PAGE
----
The Karen Sergeant and his Daughter

Po Paw Tah, Burma Border, 1993

     I have always been struck by what a fine line there is between the monsters of the human race and its saints. I have been around both monsters and saints, and they are not so different. We all have both traits within ourselves. The only difference seems to be how we subtly nudge our impulses in one direction or the other, and which of our competing tendencies we choose to encourage in ourselves and our children as we mature as people. The Karen sergeant is one of the most unforgettable people I have ever met, as he fully embodies the two extremes in one person.

     After having been arrested by military intelligence in Rangoon in 1991 (please see The Lady at Her Broken Piano), I had a lot of street cred with freedom fighters in Burma. I suddenly had access to areas in the rebel-held territories that I had not before. In 1993, I was allowed to visit the headquarters of the student army at Dawn Gwin and the headquarters of the Karen resistance of fifty years, the fabled jungle city of Manerplaw.
     When I traveled along the Thai-Burma border in 1991, I spent a couple of hours in Po Paw Tah with a small group of tourists. Border crossings were illegal but common, and ours was arranged by the guest house in which we were all staying on the Thai side. The students had a propaganda hut set up in the village, but other than that my impression was of a very depressing hamlet of hot dusty paths pushing their way through rows of ramshackle bamboo huts, with a few people here and there wandering about sleepily with nothing to do.
     I spent a week in Po Paw Tah two years later, and then my impression of the village was much different. In the evening, the village became alive and vibrant. Most of the soldiers of both the Karen and student armies returned from the jungle, the merchants and teashop owners lit up their establishments with candles and lanterns, and the generator was fired up at the makeshift movie house where they showed videotapes of Thai soap operas and melodramatic Burmese movies. I usually hung out in a teashop with soldiers from the student army, and it was there that I got to know H…T…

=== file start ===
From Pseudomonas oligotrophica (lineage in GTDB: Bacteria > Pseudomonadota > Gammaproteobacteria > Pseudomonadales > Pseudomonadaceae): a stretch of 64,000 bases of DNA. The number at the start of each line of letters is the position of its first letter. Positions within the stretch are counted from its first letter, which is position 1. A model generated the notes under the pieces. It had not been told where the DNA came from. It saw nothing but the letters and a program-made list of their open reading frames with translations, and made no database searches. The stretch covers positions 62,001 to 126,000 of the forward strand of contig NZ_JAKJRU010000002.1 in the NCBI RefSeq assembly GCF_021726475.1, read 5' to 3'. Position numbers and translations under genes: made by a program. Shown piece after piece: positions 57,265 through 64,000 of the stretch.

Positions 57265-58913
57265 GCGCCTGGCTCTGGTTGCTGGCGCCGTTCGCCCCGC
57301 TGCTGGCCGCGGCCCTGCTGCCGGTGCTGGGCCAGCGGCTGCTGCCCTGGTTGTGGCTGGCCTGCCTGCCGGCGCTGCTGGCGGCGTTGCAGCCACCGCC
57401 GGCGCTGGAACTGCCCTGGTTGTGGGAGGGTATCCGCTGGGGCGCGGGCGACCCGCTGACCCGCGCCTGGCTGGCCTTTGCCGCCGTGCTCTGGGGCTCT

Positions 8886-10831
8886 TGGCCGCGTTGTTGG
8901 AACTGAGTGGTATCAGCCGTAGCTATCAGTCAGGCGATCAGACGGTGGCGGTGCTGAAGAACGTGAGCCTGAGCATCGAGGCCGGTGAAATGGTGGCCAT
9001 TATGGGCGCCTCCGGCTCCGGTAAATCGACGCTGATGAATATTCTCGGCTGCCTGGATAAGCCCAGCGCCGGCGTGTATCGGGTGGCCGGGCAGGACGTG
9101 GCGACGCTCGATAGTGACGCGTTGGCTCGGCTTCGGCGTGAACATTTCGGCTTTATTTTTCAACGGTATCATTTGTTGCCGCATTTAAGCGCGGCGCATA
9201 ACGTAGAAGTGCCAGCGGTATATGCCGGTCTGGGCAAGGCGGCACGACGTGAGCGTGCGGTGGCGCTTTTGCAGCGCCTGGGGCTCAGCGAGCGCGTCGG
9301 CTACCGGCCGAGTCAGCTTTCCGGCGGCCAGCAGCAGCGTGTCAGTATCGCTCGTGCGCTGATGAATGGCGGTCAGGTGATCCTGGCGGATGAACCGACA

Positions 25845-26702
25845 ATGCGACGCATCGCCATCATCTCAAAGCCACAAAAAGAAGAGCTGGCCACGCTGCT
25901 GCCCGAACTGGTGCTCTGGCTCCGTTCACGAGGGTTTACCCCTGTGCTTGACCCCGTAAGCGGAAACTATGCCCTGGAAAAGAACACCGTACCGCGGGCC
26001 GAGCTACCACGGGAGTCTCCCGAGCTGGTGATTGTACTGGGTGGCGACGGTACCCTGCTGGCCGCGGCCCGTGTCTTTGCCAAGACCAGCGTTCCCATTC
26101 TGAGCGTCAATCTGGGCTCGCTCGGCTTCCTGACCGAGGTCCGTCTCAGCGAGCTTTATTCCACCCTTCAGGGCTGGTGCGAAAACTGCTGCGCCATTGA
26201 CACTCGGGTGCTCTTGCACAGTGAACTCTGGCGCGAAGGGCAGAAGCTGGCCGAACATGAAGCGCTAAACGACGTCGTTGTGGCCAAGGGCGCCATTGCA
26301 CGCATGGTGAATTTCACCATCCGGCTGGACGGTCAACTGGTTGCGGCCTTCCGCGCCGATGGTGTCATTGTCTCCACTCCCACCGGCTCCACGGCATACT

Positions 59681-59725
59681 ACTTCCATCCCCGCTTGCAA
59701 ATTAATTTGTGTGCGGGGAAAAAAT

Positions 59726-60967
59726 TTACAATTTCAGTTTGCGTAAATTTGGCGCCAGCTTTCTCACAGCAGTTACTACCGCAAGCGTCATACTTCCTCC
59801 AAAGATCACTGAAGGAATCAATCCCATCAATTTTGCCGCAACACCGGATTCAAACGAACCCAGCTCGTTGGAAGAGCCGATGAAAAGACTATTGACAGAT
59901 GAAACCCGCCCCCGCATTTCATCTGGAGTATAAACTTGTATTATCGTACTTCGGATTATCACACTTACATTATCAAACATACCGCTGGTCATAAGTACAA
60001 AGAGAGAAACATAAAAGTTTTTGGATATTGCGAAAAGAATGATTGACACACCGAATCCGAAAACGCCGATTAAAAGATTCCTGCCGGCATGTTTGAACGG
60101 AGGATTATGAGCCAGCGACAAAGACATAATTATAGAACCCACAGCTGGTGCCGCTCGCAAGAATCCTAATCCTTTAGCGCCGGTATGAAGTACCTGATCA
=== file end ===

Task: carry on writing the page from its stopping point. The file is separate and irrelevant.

HT was an ethnic Karen who had been in the Burmese army. Most people in Southeast Asia are lightly built, but HT was tough and burly, with a broad chest, battlescars on his face, and a deep, gruff voice, fully fitting the part of the master sergeant that he was. My assigned overseer/guard/host in the village was a lieutenant who was a few years older than most of the students whose army he joined after taking part in the democracy uprising in 1988. A few years before that, HT had come with troops through his village in the central plains of Burma and had pressed my host into forced labor for a few days, terrorized him, and generally made his life unpleasant. Years later, they met again on the border, fighting for the same cause, instantly recognized each other, and became best friends.
     HT growled his story to me one night over tea, his rifle slung over one shoulder, cradling his infant daughter in the other arm, with the candle light reflecting off the scars on his face. I don’t think I ever saw him without his rifle over one shoulder and his daughter cradled in the other arm.
     He had come from a desperately poor family and had joined the army as the only way to improve his conditions. His activities did not always sit well with his conscience, but he justified his actions as soldiers do by saying it was his duty to follow orders. He knew that the very army that he was a part of had been fighting with his Karen people in the mountains for fifty years to thwart the Karens’ aspirations for autonomy, but he was somehow able to reconcile that enough to continue with his career. When the people rose up for democracy in 1988, HT was sent to Rangoon to help to put the demonstrations down. This was accomplished by the murder of over 3000 people over the course of a few days. At one point, HT was part of the army confronting thousands of mostly peaceful demonstrators on a street in Rangoon. He was ordered to open fire. His heart was with the demonstrators, but he knew that if he disobeyed orders his fate would be the same as theirs. He made a compromise within himself and ordered only one of the three units under his command to open fire.